Unless we are airborne, we are being supported by the floor or some other surface. The support the floor gives us is equal and opposite in magnitude and direction to the force we put into it. How we best make of the floor in relation to ourself to maximise our speed and power?
Let us take the foot as our first example. When we put our foot on the floor to support us, its arch collapses flattening the sole of the foot to the floor giving it the largest surface area possible. This large surface area provides a large base of support while the bones and muscles of the foot remain in flexible states. The flattening of the foot is also indicative of the function of the extensor chain muscles which are paramount to the power and health of the body (if you want to know more about the detailed function of your foot in relation to the rest of you, check out www.facebook.com/AnatomyinMotion). As we continue through the gait cycle, our foot changes its contact with the floor until the point where it helps you push off into your next step. On the journey to push-off, the foot (in an efficiently organised individual) will roll smoothly along its surface until only the toes and the joints that connect them to the sole of the foot remain firmly on the floor. At this point, the base of support from this foot is at its smallest making the pressure it exerts its highest and yet the bones of the foot are packed in their most rigid state and the extensor muscles are at their most contracted to provide the push of the foot off the floor.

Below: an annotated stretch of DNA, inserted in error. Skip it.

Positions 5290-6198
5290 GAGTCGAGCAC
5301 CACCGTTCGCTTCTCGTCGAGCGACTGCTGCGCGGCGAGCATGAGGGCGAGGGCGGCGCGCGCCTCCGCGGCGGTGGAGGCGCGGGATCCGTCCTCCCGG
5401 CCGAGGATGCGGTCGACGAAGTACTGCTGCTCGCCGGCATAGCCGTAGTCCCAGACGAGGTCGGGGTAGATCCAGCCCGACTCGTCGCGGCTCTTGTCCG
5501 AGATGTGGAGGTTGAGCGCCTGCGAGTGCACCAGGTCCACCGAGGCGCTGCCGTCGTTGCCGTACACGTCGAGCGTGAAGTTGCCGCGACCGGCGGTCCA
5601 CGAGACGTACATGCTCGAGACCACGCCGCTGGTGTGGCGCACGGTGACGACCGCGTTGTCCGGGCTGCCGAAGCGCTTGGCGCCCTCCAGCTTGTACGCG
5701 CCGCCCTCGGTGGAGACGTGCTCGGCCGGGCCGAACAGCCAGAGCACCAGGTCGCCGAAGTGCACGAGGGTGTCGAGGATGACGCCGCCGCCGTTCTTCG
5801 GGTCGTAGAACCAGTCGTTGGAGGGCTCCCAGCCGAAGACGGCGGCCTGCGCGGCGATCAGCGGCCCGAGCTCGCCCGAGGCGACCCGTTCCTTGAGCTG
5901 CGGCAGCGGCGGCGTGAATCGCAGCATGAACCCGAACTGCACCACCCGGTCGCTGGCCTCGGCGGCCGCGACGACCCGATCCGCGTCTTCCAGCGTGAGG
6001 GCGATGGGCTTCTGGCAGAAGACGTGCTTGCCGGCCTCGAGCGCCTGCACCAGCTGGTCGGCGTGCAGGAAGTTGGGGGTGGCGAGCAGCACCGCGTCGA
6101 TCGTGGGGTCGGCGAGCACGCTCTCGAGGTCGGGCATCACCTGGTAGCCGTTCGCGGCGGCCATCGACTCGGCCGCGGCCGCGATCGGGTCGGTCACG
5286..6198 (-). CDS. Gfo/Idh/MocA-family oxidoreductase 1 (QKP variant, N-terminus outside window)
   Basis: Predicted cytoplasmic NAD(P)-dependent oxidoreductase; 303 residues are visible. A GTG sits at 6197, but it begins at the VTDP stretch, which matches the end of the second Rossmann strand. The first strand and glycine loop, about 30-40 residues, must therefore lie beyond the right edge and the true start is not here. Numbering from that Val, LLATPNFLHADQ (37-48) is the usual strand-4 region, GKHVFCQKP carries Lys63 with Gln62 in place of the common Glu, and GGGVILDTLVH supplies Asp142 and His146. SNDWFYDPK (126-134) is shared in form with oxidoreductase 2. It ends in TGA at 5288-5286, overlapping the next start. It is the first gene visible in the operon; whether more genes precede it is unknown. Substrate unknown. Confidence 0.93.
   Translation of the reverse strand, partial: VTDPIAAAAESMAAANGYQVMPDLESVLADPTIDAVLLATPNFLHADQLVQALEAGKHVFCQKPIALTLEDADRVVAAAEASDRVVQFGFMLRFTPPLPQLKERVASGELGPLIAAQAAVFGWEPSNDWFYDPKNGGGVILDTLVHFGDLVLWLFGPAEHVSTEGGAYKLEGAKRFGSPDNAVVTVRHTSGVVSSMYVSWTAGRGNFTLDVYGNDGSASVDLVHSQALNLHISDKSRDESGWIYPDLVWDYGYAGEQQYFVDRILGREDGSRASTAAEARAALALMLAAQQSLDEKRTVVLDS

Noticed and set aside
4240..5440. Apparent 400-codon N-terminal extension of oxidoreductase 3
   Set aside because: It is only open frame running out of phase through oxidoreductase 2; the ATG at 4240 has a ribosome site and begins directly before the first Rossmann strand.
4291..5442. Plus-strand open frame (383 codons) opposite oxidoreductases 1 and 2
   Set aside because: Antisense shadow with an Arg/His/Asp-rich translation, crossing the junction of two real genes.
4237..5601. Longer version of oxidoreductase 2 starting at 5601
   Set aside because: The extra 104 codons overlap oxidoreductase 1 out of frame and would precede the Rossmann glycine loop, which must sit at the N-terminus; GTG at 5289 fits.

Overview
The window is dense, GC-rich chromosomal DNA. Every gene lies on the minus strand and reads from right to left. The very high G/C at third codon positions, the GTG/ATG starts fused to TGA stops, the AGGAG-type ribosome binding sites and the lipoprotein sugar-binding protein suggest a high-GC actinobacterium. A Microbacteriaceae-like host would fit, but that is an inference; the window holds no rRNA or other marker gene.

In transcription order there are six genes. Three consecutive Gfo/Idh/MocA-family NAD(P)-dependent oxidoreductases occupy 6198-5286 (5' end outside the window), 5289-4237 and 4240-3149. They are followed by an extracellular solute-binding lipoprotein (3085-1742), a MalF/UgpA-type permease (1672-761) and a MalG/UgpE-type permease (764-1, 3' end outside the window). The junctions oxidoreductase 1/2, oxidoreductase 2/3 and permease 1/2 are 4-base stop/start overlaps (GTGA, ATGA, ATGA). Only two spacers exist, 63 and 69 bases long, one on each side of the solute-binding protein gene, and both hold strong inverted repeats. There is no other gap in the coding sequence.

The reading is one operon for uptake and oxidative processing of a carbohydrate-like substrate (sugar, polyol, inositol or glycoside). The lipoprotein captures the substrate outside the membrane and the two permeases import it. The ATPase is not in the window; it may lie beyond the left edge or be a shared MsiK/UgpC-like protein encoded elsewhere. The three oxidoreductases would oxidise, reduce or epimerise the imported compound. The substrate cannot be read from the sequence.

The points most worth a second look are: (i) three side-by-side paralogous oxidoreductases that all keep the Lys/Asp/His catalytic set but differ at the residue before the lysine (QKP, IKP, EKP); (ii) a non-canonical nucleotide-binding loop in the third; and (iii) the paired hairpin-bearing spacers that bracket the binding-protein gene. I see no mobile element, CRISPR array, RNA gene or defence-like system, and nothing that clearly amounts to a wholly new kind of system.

If in this journey through the foot in walking or running we do not use the floor like we can, we do not use ourselves like we can. The floor can teach us how to use ourselves more effectively.
This doesn't just apply to walking. Any time we have contact with a surface, the information we receive about our contact with it can be used to make ourselves more powerful.
Many years ago I used to bboy. I remember trying to learn a move where you rolled on your back up to a brief one armed handstand. After training my pressing strength lots to be able through brute force to push up as best as possible, I realised that this was highly unnecessary. Instead, the rolling back was key as it would put me in the most advantageous position from which to push. The faster the rolling, the easier the push. As with the roll of the foot through gate, the smoother the rolling, the faster it could be. In the case of the roll towards one shoulder to push up, the more of a curve I could make along that line the better it would be. Like the freedom of the foot, freedom of the spine and ribs to fully round (through contraction of the muscles along the front of the torso and relaxation of the muscles at the back) is only possible when the same is true about the freedom to arch. By paying attention more closely to my body's weight against the floor during rolling and its push back against me, I would have accelerated my learning early on.
These guys are much, much, much better than I ever was and use the floor and themselves brilliantly. They can only go as fast as they go by understanding their interactions with the floor at a very high level.
Pay attention to how you use the floor. It will give you invaluable feedback to help you get faster and more powerful.